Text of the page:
The boys of summer

Home Editorials The boys of summer

by Al Wahnon

There are economists who feel the recession has bottomed out, that we have turned the corner. Then, there are those who believe we are approaching the corner and others who think the corner is distant but in sight. Whether the recovery has begun or is poised to begin, there are enough economists to express every point of view. And these financial wizards do just that: express every point of view. Over the past two years of faltering business, I’m sure most beleaguered retailers have been inundated by an avalanche of advice, “proven” programs, “essential” safeguards, “tried and true” theories, “reliable” remedies and “certified” survival instruction.

The pundits recommend that retailers under the pressure of consumer withdraw- al and diminished business increase their advertising—size and frequency—augment promotions by adding holiday events and community tie-ins; incentivize sales- people and cultivate consumer interest with mailings, radio and TV spots, and an assortment of brochures. Dealers are inundated in the efforts of well-meaning business healers who deluge them with solutions to problems, antidotes to toxic situations and answers to gnawing consumer quandaries. Retailers grow weary of “experts” offering cures for all business ailments and they seek a respite from the benevolent arm that dispenses the great panacea designed to mend all fiscal ills.

The retailer needs to get away from business for a day or so, get his or her mind off flooring, off the store and consumers, off everything to do with sales. The retailer must relax, get rid of the stress, enjoy a few hours away from the store and have only pleasant thoughts. That shouldn’t be difficult now that spring has come to town and brought its companion, Major League Baseball. The nation’s pastime has launched its 2010 season and people everywhere are obsessed with the game of baseball. Fans—that’s short for fanatics—cut their hair and paint their faces, wear the weirdest clothes and say the silliest things. Americans love baseball and tickets to the local team’s home game could be a bigger prize than you think.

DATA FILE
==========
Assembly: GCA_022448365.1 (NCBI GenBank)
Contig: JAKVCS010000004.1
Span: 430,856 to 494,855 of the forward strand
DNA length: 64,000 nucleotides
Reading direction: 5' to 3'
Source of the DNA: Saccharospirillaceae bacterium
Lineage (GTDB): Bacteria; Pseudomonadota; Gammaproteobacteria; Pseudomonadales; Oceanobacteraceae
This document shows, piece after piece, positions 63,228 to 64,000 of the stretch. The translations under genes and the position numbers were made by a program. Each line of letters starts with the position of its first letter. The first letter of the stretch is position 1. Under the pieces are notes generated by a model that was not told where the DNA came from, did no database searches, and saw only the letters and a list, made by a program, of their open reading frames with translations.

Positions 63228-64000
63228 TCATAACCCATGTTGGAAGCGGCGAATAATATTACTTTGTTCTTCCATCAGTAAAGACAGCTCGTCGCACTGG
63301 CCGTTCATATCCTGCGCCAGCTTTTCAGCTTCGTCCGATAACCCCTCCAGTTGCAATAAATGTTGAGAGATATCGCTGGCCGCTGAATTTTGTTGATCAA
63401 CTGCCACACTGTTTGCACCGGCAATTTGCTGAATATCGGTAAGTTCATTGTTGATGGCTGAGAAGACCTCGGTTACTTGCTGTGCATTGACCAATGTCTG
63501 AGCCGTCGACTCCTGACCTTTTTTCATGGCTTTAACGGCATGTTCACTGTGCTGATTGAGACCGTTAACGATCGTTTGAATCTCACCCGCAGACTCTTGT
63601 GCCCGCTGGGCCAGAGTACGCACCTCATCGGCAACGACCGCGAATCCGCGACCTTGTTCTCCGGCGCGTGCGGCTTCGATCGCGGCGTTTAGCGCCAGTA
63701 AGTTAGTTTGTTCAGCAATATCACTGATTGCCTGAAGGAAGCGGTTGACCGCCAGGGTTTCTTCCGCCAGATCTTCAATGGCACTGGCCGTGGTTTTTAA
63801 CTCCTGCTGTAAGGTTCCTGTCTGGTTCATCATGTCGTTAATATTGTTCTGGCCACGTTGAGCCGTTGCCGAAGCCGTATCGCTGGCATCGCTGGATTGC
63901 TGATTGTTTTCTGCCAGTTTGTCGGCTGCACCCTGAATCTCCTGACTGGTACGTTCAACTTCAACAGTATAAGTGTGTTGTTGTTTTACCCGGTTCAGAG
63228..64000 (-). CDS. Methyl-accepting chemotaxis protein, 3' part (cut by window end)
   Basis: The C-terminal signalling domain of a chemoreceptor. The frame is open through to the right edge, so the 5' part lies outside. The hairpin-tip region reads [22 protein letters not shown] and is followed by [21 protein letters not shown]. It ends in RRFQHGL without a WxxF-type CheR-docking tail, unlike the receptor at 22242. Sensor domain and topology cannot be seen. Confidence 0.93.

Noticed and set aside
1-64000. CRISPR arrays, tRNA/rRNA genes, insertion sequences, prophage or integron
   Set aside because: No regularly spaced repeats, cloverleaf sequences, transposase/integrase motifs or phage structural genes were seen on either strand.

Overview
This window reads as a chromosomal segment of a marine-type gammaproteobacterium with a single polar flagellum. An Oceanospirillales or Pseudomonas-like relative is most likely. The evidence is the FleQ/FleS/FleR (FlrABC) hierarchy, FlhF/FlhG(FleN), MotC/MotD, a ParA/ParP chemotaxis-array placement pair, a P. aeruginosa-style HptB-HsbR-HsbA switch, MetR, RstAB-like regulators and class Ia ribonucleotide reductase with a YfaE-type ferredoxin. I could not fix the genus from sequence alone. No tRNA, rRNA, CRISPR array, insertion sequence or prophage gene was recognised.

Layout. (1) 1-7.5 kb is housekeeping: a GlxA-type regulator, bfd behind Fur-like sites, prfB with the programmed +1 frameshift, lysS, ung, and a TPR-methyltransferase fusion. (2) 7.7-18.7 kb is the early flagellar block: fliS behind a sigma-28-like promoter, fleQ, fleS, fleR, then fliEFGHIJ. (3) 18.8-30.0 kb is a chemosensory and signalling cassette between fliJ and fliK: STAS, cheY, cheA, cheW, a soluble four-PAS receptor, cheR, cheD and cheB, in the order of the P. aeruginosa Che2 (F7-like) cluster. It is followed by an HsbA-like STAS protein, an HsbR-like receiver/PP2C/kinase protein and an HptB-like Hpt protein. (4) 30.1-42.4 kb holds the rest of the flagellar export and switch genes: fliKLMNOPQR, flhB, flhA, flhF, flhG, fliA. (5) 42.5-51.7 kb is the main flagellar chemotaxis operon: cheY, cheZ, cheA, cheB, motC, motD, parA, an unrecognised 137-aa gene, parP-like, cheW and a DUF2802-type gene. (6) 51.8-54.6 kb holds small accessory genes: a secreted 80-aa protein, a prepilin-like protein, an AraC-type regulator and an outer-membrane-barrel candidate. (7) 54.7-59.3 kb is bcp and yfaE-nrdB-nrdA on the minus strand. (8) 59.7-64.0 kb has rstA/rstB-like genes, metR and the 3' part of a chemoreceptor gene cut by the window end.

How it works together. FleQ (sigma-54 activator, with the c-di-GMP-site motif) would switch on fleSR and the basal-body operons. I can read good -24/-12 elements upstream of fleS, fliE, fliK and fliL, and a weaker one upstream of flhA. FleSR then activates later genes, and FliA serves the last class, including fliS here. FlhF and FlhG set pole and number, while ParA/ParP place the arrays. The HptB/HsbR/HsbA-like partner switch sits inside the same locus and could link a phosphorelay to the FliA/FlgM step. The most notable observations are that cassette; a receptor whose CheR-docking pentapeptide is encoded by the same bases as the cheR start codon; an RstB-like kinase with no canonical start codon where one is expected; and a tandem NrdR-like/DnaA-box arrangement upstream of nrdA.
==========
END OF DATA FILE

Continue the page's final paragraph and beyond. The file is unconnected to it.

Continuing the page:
First, it’s a good opportunity for the owner to takes some personal time to unwind, return to work refreshed and ready for new challenges. Then, tickets could be used as an incentive for salespeople and they will love it, especially if the time off is included in the deal. Also, tickets to ballgames can be offered to consumers, for shopping or buying or recommending. There’s just nothing like being taken out to the ball park and getting peanuts, popcorn and Cracker Jack and not caring if you ever get back.

Actually, a good idea would be to sponsor a Little League team in your neighborhood. They play all summer and wear uniforms with your store name emblazoned across the front for all parents to see and remember. You will be hard pressed to think of a more effective method of advertising.

Whether the economy is improving is in the eye of the beholder and depends on the expert in session. What we do know is we’re in the late innings and the score might be tied. We have to be certain to steal home with the winning run. After all, if floor coverings don’t steal home, appliances might, or kitchen cabinets. It took us long enough to get to first base and now we need a big hit—which we have in carpet, resilient, wood, ceramic and laminate products. So, root, root, root for the home team, if they don’t win it’s a shame. For it’s one, two three strikes you’re out at the old ball game.

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